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Pat Speer

First radio report on Tippit's shooting?

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2 hours ago, David Von Pein said:

Game over.  Make all the excuses you can conjure:

http://jfk-archives.blogspot.com/2010/08/Lee Harvey Oswald's Revolver

Revolver+Owned+By+Lee+Harvey+Oswald.jpg

Dave,

Not even the Warren Commission could link any bullets from that gun to Tippit's body. What they tried to link were the shells (cartridge cases) that were allegedly found at the scene with the above gun, but the problems with the cartridges are infamous: the bullets recovered from Tippit's body don't exactly match the shells. 

Some of the tested shells do match the above gun, but nobody can say for sure that the tested shells were, in fact, the same ones recovered at the Tippit scene. Not even the officers who marked the shells can say for sure. We just don't know, and the possibility of a later switch is real.

Firm conclusions (based solely on the ballistics evidence) are impossible here, thanks to the apparent "mis-handling" of the evidence.

You know this.

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Posted (edited)
51 minutes ago, Paul Jolliffe said:

Firm conclusions (based solely on the ballistics evidence) are impossible here, thanks to the apparent "mis-handling" of the evidence.

You know this.

I know nothing of the kind. The two "Davis" bullet shells have a perfect, unbroken, 1-man chain of possession (Doughty & Dhority).

Each officer marked the shell they got from the Davis girls.

Check Dale Myers' book for up-close photos showing those markings.

And those 2 shells were fired in Revolver V510210.

CTers have no way out re: those two shells.

Edited by David Von Pein

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Posted (edited)

Paul,

Regarding your post on the previous page....

No doubt certain Warren Commission apologists will just call that one of those amazing coordinated typos... you know, the kind of thing that happens all the time... like Magic Bullets, Magic Postal Money Orders, disappearing wallets, etc.

As you probably know, John A. has written extensively on how the FBI altered the Dictabelt time stamps by transferring them tp audio to tape, editing the tape, and then re-cutting new Dictabelts.  Here is a link directly to the altered Dictabelt  discussion:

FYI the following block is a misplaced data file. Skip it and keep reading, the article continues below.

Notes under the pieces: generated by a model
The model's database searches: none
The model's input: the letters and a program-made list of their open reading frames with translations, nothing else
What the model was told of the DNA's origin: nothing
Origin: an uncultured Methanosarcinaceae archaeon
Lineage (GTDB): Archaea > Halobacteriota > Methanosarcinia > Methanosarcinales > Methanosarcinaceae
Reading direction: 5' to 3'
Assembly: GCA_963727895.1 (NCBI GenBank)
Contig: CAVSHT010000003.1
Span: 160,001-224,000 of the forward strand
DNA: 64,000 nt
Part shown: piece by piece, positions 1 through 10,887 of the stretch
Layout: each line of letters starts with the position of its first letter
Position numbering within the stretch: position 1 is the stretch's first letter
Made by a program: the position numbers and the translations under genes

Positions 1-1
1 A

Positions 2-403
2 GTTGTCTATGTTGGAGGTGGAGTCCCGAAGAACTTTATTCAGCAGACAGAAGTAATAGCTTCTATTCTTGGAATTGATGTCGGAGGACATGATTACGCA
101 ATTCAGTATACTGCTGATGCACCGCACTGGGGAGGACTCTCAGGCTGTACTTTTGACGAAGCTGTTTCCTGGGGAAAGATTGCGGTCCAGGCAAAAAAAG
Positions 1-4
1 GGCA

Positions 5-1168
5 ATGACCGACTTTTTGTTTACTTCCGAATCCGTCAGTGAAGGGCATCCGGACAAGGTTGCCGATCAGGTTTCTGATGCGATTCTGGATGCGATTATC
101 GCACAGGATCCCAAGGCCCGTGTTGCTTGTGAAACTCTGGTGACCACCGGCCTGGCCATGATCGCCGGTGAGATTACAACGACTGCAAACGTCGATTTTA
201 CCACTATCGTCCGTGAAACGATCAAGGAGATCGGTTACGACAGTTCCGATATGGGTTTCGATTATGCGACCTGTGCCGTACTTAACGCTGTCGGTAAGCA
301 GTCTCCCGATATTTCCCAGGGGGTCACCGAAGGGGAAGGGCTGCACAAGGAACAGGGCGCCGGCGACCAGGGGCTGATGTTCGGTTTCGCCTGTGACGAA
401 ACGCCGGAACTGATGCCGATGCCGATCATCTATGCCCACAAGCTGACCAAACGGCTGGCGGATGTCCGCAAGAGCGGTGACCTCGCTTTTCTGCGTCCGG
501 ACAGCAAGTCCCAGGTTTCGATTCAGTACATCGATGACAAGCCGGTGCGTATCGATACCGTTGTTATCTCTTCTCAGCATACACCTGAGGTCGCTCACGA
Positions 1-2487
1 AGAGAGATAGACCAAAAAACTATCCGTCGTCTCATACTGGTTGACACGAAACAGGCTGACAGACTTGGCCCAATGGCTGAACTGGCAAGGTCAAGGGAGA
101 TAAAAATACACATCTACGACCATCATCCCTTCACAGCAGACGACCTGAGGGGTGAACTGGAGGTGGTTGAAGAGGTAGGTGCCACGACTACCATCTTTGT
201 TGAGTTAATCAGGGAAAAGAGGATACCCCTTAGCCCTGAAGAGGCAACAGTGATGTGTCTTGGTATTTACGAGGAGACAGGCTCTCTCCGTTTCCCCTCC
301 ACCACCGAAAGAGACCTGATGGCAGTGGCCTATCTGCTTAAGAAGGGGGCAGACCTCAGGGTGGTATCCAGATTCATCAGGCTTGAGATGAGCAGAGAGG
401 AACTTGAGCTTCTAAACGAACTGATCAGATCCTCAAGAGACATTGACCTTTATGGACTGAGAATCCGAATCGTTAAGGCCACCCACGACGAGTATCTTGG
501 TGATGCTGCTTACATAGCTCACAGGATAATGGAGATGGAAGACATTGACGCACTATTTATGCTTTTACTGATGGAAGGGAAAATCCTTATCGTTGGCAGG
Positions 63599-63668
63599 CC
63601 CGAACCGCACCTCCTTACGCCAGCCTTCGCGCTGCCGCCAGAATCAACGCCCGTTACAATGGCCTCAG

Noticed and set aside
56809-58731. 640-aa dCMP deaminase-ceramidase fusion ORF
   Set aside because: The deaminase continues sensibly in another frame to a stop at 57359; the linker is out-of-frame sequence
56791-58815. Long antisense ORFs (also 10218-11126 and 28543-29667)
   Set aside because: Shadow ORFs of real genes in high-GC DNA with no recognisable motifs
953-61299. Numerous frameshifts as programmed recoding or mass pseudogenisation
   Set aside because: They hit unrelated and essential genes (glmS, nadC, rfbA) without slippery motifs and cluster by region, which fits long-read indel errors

https://harveyandlee.net/Tippit/Tippit.html#Dictabelt

Edited by Jim Hargrove

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Posted (edited)
On 4/19/2019 at 1:57 AM, Tony Krome said:

BTW, Brewer has stated that he thinks it was KLIF he was tuned into that day.

[...]

Brewer said that to ex-detective Ian Griggs back in 1996 when he was interviewed.

David Von Pein said:

OK. Thanks.

I've located the text of that 1996 interview with Johnny Brewer. It can be found here. On the second page of the interview—here—Brewer does, indeed, say that the radio station he was listening to on 11/22/63 could have been KLIF. But he then adds, "but I honestly don't know".

Johnny-Brewer-1996-Interview-Logo.png

____________________________________________________________________________________


Brewer-Interview-02.png
 

Edited by David Von Pein

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Posted (edited)

Just where is this "Dudley Hughes ambulance slip", and why can't anybody find a scan of it?

https://www.kenrahn.com/JFK/History/WC_Period/Reactions_to_Warren_Report/Support_from_center/The_other_witnesses--Nashes.html

http://jfk.hood.edu/Collection/Weisberg Subject Index Files/M Disk/Mack Gary Cover-up/Item 27.pdf

 The Dudley M. Hughes Funeral Home is the central ambulance dispatching point for southern Dallas. It either handles calls directly or calls other funeral homes in the system that cover other areas. Dudley M. Hughes Jr., the dispatcher, took the call from the police. He filled out an ambulance call slip with the code “3-19” (which means emergency shooting) and the address, “501 East 10th Street.” He put the slip into the time clock and stamped it 1:18 p.m., November 22, in the space marked “Time Called.”

This is the article that Dale Myers cites. Has anybody seen this thing since 1964?

 

From Gokay Hasan Yusuf's review of Myers' book:

Myers writes that the Dudley Hughes Funeral home, which had dispatched the ambulance which took Tippit's body to Methodist hospital, was informed of the shooting at 1:18 pm by the DPD, and that Dudley M. Hughes Junior, who took the call from the DPD at the funeral home, allegedly filled out an ambulance call slip which was time stamped 1:18 pm (With Malice, Chapter 5). Myers references this call slip to an essay by researchers George and Patricia Nash in The New Leader entitled: The Other Witnesses (John Armstrong Baylor collection, tab entitled: George & Patricia Nash). However, the call slip itself doesn't appear to be amongst the Dallas Municipal archives collection, and taking into account all of the evidence which contradicts the notion that the funeral home received the call at 1:18 pm, this piece of evidence should be considered unreliable. Of course, it is entirely likely that if the ambulance call slip actually exists, the DPD had falsified it in order to bolster the notion that Tippit was shot close to 1:18 pm; and thereby allowing Oswald plenty of time to reach Tenth and Patton in order to shoot Tippit after he allegedly left the rooming house at 1026 North Beckley.

 

https://kennedysandking.com/john-f-kennedy-reviews/myers-dale-with-malice-part-1

Edited by Micah Mileto

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On 4/20/2019 at 8:46 AM, David Von Pein said: